It’s been a long, long ride from the western edge of France, to Normandy and right down the centre. Tonight, we finally hit some hills in the Pyrenees. The sprinters have had their time in the sun (and the rail and hail), and now it’s time for the yellow jersey battle to take centre stage.
But before we get to the three substantial climbs of this stage we travel from Cugnaux across the flatlands of Haute-Garonde. Here we are hoping to spot some absolutely gorgeous Mirandaise cattle. These originated next door in Gers area and were bred to be strong, docile and resistant to heat. The oxen were used by farmers to work the fields, and would then be fattened up at the end of their working life, producing tender flavoursome beef. The introduction of tractors reduced their value to the farmers and they all but died out during the 20th century. At the end of the 1970s there were no more than 150 cows and one purebred bull. But .. ta dah! In conjunction with the Slow Food Foundation for BioDiversity a program has been established to increase herd numbers and retain the pure bloodlines by educating consumers about the quality of the meat.
Image: Farming in France
(aren’t you glad they are saving them cow fans?)
These lovely cows used to be known as Gasconne Auréolée and were merged with a close relative the Gasconne Muqueuses Noires(more on these in stage 14) in the 50s. The merged herd became known as Gasconne, but were separated again in the 80s and their name changes to Mirandaise.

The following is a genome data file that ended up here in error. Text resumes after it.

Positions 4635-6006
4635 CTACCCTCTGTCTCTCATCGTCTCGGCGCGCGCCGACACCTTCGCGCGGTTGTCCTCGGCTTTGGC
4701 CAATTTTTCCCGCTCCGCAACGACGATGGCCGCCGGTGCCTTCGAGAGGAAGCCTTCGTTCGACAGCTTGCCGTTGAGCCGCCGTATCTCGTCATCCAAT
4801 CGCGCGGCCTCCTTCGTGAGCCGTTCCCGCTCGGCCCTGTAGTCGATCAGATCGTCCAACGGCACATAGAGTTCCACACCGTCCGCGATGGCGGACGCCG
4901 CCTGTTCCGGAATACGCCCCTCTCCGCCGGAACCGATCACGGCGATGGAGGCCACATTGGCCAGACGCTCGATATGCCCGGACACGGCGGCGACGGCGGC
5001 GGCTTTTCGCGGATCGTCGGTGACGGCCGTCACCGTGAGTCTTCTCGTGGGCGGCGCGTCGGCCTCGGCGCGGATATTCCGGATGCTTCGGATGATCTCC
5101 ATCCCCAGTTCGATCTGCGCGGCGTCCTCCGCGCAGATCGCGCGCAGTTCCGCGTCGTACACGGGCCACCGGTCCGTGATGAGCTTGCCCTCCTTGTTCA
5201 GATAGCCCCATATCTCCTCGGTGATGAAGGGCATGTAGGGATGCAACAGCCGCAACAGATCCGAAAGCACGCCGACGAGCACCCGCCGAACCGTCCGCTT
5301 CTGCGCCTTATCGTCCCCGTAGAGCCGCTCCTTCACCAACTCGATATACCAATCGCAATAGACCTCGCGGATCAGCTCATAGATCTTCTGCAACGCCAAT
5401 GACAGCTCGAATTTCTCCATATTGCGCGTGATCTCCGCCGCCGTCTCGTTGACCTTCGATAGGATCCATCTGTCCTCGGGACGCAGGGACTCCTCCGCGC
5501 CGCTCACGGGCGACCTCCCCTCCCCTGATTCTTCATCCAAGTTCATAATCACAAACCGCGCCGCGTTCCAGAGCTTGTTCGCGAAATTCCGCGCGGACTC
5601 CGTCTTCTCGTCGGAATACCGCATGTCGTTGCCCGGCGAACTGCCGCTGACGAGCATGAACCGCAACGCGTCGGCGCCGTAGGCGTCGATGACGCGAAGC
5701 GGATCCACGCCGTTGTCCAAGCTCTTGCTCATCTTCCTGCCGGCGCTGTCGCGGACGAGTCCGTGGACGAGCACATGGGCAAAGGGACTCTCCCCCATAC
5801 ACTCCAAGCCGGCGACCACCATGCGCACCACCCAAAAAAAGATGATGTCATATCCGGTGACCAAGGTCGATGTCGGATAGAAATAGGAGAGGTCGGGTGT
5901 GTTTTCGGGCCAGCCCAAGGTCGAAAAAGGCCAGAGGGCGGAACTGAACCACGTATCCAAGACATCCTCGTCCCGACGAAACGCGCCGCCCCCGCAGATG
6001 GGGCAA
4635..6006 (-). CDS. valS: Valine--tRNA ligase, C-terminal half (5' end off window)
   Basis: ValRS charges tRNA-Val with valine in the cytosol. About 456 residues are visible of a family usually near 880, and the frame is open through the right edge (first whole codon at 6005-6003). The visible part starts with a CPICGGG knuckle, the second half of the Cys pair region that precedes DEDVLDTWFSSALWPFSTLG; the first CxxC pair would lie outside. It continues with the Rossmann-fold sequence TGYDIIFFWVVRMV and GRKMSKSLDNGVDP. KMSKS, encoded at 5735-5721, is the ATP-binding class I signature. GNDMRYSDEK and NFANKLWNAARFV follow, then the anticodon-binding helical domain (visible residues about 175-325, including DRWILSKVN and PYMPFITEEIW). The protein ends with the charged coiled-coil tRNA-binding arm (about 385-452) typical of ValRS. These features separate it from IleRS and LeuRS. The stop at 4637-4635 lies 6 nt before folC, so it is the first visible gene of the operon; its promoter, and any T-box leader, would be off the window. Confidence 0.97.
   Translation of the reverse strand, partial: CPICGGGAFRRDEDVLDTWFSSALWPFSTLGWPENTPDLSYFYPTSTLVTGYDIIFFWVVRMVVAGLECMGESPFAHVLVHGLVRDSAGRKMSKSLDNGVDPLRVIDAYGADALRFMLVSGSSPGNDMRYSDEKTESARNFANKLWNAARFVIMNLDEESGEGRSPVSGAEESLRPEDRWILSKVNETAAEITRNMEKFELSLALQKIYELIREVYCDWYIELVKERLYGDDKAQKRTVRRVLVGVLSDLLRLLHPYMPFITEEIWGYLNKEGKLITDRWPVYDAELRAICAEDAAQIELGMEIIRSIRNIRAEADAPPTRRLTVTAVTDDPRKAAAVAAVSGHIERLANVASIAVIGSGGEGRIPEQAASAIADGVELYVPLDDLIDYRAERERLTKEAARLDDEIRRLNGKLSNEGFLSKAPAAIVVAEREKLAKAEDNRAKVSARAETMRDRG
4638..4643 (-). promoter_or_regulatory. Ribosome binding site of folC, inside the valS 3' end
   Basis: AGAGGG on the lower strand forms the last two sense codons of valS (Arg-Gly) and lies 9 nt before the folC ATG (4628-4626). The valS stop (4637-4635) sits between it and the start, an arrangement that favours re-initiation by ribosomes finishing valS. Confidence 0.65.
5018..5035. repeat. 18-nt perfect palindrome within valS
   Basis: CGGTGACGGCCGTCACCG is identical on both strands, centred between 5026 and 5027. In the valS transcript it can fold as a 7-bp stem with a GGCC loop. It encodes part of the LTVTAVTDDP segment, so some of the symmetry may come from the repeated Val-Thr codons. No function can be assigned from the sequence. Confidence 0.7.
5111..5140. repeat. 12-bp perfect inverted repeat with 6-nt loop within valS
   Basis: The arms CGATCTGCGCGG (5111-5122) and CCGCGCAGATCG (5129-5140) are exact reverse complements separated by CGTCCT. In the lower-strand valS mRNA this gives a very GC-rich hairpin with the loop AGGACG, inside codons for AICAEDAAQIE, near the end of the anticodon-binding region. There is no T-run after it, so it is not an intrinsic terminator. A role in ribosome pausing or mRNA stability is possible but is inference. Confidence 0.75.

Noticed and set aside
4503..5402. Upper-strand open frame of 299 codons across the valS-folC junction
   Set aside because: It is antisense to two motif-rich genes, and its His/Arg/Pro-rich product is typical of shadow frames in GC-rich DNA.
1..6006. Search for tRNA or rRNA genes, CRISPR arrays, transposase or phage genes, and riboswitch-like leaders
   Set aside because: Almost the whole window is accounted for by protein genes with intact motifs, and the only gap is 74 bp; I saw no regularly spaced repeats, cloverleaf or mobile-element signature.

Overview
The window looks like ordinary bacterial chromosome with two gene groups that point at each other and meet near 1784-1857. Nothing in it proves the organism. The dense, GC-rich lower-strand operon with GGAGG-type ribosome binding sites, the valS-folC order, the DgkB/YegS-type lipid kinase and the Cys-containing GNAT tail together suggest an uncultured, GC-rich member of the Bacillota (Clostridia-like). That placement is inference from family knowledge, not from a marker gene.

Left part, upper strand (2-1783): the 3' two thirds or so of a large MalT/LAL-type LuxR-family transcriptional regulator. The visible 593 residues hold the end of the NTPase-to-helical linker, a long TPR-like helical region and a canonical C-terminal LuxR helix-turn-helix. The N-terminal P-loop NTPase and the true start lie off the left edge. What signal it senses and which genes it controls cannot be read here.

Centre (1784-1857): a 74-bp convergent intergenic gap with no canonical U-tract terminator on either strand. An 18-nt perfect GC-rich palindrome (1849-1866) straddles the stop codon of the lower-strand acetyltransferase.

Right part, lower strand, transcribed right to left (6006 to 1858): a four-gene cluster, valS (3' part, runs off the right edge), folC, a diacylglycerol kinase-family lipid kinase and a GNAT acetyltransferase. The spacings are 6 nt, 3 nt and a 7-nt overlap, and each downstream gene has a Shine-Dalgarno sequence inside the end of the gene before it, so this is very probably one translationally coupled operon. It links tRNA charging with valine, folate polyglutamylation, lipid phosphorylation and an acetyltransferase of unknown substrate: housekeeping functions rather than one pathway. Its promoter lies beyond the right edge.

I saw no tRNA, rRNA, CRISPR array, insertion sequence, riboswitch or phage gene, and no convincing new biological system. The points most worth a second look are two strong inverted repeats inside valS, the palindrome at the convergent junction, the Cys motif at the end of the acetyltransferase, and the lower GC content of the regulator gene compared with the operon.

They aren’t limited to the flatlands though as you can see here – they quite like the heights as well.
Image: Will Levy, Two Wheel Tours
Which is good cause after grabbing a quick feed, Le Tour is heading up, up and up! A category one climb as a warm up to the infamous Col de Tourmalet (2115m) before dropping into a deep valley and back up to 1715M on Luz-Ardiden. That should spread the pelaton out a bit.
And slow them down enough so that we might be able to spot some more cows.
The Aure et Saint-Girons is one of three severely endangered French Pyrenees breeds (the others, the Lourdais and Béarnais will be featured tomorrow). It is also known as the “Casta” for its chestnut colour. The Aure is one of the oldest of the breeds of southern France. As recently as 1930 there were 30,000 Aure cattle in the area, however numbers had dropped to 9000 by the late 1950s and by the late ’70s there were only 50 cows known to exist. An urgent conservation programme began in 1980 and by 2008 the population had increased to 255 cows in 39 herds. As with the other Pyrenees breeds, these cows have sturdy hooves which allow them to walk over rocky and marshy land without going lame.
The milk of the Aure et Saint-Girons is used to make Bethmale cheese, a traditional cows milk cheese dating back to the 12th century and made about the town of Bethmale.
Cycling wise – we should see the favourites in the yellow jersey competition show their hands with the Schlecks, Cowbell and Cowntador certain to feature. Is Cowntador’s knee up to it? I think we’ll know by the end of tonight’s stage.